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eolson AUV2004

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Information about eolson AUV2004
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Published on June 18, 2007

Author: FunSchool

Source: authorstream.com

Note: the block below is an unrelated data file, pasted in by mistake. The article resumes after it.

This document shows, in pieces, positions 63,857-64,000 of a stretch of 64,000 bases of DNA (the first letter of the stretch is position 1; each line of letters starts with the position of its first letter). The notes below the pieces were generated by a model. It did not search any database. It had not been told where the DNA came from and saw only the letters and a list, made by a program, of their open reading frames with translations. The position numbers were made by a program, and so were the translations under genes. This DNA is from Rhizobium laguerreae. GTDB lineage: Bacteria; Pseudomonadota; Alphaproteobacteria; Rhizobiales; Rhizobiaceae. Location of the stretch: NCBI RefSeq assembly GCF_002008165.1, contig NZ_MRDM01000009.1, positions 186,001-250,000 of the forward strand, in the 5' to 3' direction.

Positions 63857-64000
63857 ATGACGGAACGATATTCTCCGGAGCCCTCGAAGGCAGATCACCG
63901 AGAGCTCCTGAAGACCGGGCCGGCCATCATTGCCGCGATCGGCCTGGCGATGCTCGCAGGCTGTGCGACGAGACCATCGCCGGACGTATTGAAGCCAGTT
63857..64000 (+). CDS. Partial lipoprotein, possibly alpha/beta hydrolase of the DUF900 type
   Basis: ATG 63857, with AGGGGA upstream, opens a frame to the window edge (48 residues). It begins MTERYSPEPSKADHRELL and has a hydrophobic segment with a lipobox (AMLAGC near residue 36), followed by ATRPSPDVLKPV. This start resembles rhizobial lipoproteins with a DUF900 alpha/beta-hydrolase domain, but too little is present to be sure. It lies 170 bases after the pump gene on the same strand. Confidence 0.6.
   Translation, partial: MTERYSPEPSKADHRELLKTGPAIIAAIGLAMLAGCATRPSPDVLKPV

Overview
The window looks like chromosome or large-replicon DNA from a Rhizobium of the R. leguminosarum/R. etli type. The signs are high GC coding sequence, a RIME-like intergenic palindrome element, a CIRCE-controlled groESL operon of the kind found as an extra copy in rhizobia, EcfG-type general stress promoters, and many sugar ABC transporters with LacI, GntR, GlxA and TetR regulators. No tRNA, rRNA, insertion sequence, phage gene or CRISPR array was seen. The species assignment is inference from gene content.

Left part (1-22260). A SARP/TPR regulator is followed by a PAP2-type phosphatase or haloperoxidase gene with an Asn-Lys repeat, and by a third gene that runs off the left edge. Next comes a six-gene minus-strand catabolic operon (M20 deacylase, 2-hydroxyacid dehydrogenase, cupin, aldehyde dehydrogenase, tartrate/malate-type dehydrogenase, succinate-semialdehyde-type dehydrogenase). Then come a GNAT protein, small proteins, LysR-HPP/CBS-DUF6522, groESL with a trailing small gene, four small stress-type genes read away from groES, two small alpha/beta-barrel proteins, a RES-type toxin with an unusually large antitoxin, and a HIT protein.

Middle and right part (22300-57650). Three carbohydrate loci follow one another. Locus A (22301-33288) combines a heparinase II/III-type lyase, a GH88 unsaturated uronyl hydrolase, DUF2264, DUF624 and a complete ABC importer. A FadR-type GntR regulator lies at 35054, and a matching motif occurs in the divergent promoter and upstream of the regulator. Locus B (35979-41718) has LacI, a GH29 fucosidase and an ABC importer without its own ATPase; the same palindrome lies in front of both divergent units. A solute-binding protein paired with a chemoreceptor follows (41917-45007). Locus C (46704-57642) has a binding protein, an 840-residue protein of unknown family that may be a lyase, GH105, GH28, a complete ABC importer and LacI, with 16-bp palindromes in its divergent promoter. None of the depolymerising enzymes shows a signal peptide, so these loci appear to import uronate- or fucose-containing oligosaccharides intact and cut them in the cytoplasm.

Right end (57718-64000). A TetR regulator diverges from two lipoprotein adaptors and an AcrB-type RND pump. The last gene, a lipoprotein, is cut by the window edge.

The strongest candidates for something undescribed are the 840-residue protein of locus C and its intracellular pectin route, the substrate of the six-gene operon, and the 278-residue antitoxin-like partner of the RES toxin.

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Robust Range Only Beacon Localization:  Robust Range Only Beacon Localization Edwin Olson (eolson) John Leonard (jleonard) Seth Teller (teller) (@csail.mit.edu) MIT Computer Science and Artificial Intelligence Laboratory Outline:  Outline Our goal: Navigate with LBL beacons, without knowing the beacon locations Components Outlier rejection without a prior Initial solution estimation SLAM filter Optimal exploration Experimental Results:  Experimental Results Using real data from GOATS’02 Applications:  Applications Operation in unsurveyed beacon fields Covert deployment Aerial deployment Autonomous deployment Moving baseline navigation Vehicles serve as beacons Detection of beacon movement Basic Idea:  Basic Idea Record range measurements while traveling a relatively short distance. Initialize feature in Kalman filter based on trilateration. Continue updating both robot state and beacon position with EKF. but… Feature Initialization:  Feature Initialization Noise is a major issue Interference from sensors/other robots Outlier rejection Necessary due to non Gaussian error (if Gaussian noise, Kalman filter is optimal) No prior with which to do outlier detection How bad is the noise?:  How bad is the noise? Our data set has extensive interference from SAS payload But is the noise Gaussian?:  But is the noise Gaussian? Extensive outliers; result is not Gaussian (Multiplicative noise model is similarly poor) Noise Characterization:  Noise Characterization Noise is non-stationary Particular errors can occur consistently Examples: Multi-path, periodic interference Outlier RejectionPrevious Work:  Outlier Rejection Previous Work Prior-based outlier rejection ('gating') But we don’t have a prior… Newman’03 searches for 'low-noise' regions, uses them to extrapolate a constraint over higher noise regions Many parameters to tune, ad-hoc Outlier rejection:  Outlier rejection Goal Well-principled method (few tunable parameters) Good performance, even in extreme noise Other considerations CPU time isn’t really a factor Data arrives so slowly (~4Hz)… More important to make good use of data Try to make use of what we do know E.g., dead-reckoned vehicle position Measurements:  Measurements Use vehicle’s dead-reckoned position and measured range to construct a circle: Beacon lies on circle Measurement Consistency:  Measurement Consistency Consider pair-wise measurement consistency Limited dead-reckoning accuracy limits comparison of measurements to small window of time Spectral Clustering Formulation:  Spectral Clustering Formulation Consider many pair-wise compatibility tests Construct a graph: vertices are measurements, edges connect consistent measurements Inliers will tend to be more connected than outliers! Graph Outlier Rejection:  Outlier Rejection Find a cut that separates the inliers from outliers Cut A: Good! Cut B: Awful Cut C: Mediocre How do we formalize this? Adjacency Matrix:  Adjacency Matrix Create an Adjacency matrix where element {i,j}=consistency of measurements i and j Graph Partitioning:  Graph Partitioning Let u be an indicator vector If ui=1, then measurement i is an inlier If ui=0, then measurement i is an outlier What makes a value of u good? Highly consistent measurements are classified as inliers Less consistent measurements are classified as outliers Average Connectivity:  Average Connectivity Use average inlier connectivity as our metric: Intuition: Given a set of inliers, when should a measurement be added? Answer: when it’s at least as consistent with the inliers as the inliers are with themselves Number of edges connecting inliers (*2) Total number of inliers Spectral Clustering:  Spectral Clustering How does our metric perform? Cut A: 1.6 Cut B: 0.5 Cut C: 1.43 Finding the best u vector:  Finding the best u vector For discrete-valued u, this is hard! For continuous-valued u, exact solution is known Differentiating r(u) with respect to u, setting to zero: It’s an eigenvalue problem! Maximize r(u) by setting u to the maximum eigenvector Optimal eigenvector:  Optimal eigenvector First eigenvalue of adjacency matrix A Finding the u vector:  Finding the u vector We now have the optimal continuous-valued u vector. Larger values -andgt; inliers We need the discrete version Threshold u by scalar t Brute force search for t Only O(n); try each value of u as threshold Incorporate prior, if known, of % of outliers Computation in blocks:  Computation in blocks Measurements use dead-reckoned position Error in Adjacency matrix grows with dead-reckoning error Must limit this by performing outlier rejection in blocks Computation in blocks also bounds work needed to compute eigenvector Computational Optimization:  Computational Optimization Helpful observation: Our solution is the largest eigenvector, use the power method to find it! Power method Behavior of Anv is dominated by the largest eigenvector of A (call it u). For all1 v, Anv  u as n  infinity Anv is good enough in a few iterations (~3) 1Except vTu=0 Result on one block:  Result on one block Results from our algorithm: Black: outlier Blue: inlier Highly consistent set of measurements are classified as inliers Spectral clustering of 25 measurements (GOATS’02 data) Result on many blocks:  Result on many blocks Spectral Clustering, block size=20, prior=50% outliers After Before Multiple vehicles:  Multiple vehicles If vehicles positions are known in the same coordinate frame, just add the data and use the same algorithm. No need to do outlier rejection independently on each AUV. In fact, better not to! Initial Solution Estimation:  Initial Solution Estimation Given 'clean' data, estimate a beacon location Or determine that it’s still ambiguous! Compute intersections of consistent measurements Find an area with many votes Solution Estimation:  Solution Estimation Put each intersection into a 2-dimensional accumulator Extract peaks We get multiple solutions and the number of votes for each If #votes in 1st peak andgt;andgt; #votes in 2nd peak, then initialize feature Ratio ~=2 Initial Solution Estimation:  Initial Solution Estimation Vote ratio=4 to show algorithm working for longer. Ratio~=2 more realistic. Put it all together:  Put it all together We can now filter range measurements We can estimate where beacons are When we find a beacon, add feature to SLAM filter Beacons define coordinate system for robot Differ from global frame by rigid translation and rotation Difference is related to dead-reckoning error before acquiring beacons. SLAM:  SLAM GOATS’02 data Four beacons Dead-reckoned path in Red Uncalibrated compass+DVL EKF path with prior beacon locations in magenta SLAM Movie:  SLAM Movie Optimal Exploration:  Optimal Exploration Robot at x, beacon is at either A or B. Disambiguate by maximizing the difference in range depending on actual location i.e., maximize: What should robot do now? Path leads to two possible solutions Path leads to only one plausible solution Optimal Exploration: Solution:  Optimal Exploration: Solution Gradient is easily computed Absolute value handled by setting A to be the closest of A and B. Optimal robot motions given possible beacon locations at (-1,0) and (1,0). Arrow size indicates magnitude of ∆r per distance traveled. Future Work:  Future Work Guess beacon locations earlier and use particle filter to track the multiple hypotheses Incorporate optimal exploration algorithm into experiment. Questions/Comments:  Questions/Comments